Of course there are other things that have happened that I’ll never know why. And surely you will too.

Perhaps Connar’s memory verse for today at school is apropos:

And in all things, God works for the good of those who love Him, who have been called according to His purpose. -Romans 8:28

Some stories, or at least chapters in the stories end abruptly. They really do. And we should grieve. We really should. How can we not?

But there is a Story that has already been written. It is beautiful in a way that sometimes we won’t fully appreciate this side of heaven. I think we need to come to grips with that too.

I once heard that a high school class in South Carolina read Animal Farm but didn’t explain to the kids that it was an allegory. It wasn’t just an animal story. It would have been meaningless if not properly understand as an allegory regarding the “equality” inherent in communism.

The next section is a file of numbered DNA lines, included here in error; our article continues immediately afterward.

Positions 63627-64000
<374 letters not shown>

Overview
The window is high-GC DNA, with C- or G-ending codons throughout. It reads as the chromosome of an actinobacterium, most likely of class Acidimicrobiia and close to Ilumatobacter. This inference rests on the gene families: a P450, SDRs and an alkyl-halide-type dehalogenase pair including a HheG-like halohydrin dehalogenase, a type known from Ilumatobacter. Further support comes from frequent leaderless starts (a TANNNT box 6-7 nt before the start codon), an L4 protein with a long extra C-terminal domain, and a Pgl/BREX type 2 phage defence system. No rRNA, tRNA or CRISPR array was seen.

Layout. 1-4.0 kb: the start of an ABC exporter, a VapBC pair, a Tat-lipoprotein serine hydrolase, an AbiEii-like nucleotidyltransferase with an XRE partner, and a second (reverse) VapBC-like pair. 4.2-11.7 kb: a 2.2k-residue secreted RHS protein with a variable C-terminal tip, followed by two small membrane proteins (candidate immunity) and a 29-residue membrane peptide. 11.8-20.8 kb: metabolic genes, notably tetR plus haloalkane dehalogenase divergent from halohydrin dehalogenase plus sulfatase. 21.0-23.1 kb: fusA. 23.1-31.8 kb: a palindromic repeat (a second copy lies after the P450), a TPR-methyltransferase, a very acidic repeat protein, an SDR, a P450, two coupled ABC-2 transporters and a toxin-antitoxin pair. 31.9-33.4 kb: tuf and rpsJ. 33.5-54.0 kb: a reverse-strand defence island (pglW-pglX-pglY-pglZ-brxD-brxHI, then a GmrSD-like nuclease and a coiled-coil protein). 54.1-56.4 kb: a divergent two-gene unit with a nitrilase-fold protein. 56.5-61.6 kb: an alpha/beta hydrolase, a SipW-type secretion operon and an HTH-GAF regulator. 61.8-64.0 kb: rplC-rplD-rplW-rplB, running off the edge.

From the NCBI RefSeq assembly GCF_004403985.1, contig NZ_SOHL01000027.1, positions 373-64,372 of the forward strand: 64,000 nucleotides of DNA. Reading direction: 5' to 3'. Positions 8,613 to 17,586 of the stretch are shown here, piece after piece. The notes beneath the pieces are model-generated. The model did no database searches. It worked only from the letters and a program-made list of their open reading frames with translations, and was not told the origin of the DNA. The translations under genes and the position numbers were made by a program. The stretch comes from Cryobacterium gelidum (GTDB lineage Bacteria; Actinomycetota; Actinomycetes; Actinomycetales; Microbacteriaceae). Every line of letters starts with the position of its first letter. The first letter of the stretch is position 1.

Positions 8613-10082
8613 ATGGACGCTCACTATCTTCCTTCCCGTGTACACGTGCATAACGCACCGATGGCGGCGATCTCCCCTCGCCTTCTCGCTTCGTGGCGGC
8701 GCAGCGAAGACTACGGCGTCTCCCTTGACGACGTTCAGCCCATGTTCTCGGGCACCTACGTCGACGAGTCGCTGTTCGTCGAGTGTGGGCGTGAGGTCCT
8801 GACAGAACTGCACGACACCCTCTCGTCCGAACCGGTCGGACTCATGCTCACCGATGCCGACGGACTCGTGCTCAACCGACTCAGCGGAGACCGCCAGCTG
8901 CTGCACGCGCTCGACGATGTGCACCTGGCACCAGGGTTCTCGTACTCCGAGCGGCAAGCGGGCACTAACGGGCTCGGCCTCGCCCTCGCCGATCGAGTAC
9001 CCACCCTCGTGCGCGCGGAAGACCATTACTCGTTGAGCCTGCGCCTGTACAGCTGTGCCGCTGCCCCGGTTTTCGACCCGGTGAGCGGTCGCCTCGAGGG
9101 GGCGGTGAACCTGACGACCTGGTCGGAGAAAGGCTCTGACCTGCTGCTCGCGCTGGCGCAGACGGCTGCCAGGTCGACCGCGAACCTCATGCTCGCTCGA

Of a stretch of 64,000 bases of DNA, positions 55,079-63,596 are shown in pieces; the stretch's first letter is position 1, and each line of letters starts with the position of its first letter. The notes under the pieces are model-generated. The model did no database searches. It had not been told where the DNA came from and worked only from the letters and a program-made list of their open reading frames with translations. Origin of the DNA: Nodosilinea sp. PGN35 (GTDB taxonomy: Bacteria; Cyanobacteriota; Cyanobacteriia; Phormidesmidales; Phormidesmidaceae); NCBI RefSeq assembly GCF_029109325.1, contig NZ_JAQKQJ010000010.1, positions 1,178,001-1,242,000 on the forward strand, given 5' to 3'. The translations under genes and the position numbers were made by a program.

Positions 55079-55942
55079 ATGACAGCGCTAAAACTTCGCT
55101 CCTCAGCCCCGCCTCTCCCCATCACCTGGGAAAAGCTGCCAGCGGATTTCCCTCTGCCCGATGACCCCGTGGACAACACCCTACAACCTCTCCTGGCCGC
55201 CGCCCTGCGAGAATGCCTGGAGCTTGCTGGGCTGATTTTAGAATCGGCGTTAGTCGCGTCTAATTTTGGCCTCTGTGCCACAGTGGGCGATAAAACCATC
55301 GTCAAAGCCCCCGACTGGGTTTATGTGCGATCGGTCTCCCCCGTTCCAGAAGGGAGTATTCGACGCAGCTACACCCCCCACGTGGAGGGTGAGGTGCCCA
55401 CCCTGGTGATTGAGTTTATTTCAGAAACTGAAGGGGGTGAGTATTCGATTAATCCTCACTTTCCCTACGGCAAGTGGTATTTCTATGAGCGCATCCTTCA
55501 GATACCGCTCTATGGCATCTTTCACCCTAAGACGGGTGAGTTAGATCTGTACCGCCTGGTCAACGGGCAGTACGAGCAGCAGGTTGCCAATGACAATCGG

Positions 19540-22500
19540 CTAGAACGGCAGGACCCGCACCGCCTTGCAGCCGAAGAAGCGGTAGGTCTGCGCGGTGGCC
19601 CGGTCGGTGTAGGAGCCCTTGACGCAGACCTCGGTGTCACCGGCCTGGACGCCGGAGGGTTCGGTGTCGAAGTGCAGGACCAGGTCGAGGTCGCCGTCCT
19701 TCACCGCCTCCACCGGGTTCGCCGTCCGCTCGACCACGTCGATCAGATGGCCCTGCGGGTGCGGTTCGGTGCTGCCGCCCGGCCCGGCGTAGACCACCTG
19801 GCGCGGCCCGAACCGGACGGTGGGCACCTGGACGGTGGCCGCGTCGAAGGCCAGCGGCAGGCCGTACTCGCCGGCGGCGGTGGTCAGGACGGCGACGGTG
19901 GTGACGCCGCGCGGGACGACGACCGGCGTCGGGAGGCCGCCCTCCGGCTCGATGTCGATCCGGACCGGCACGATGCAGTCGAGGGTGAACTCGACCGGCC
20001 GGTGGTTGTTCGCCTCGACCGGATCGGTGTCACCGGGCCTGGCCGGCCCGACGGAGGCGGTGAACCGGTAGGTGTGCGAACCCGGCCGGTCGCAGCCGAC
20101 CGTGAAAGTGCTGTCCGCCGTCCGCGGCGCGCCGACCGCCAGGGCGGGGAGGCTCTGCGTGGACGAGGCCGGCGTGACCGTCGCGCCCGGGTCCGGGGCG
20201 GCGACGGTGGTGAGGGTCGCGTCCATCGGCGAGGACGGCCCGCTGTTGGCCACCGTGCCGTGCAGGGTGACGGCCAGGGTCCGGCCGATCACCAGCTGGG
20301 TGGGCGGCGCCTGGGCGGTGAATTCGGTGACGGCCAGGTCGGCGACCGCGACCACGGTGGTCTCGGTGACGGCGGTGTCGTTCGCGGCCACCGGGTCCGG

Sometimes I think I might often misread what happens in my life in the same way.

Or you may have read a book that you didn’t appreciate when younger, but now you see the beauty, and style of the author as you get older. You learn there is much more to story-writing than piecing together details. Some stories are only appreciated when you get older.

Sometimes life may be the opposite of a Harry Potter story, which is easy to read and appreciated despite the level of maturity of the “reader.”

The more we recognize that God has written us into His story for redeeming and reconciling the world, the easier it will become for us when chapters end differently than we would have hoped.

Until that day when we will see the full beauty of the story, even to those who have had great injustices done to them, we have the words of the martyrs in Revelation to encourage us:

“Great and marvelous are your deeds,
Lord God Almighty.
Just and true are your ways,
King of the nations.[a]
Who will not fear you, Lord,
and bring glory to your name?
For you alone are holy.
All nations will come
and worship before you,
for your righteous acts have been revealed.”- Rev 15:3-4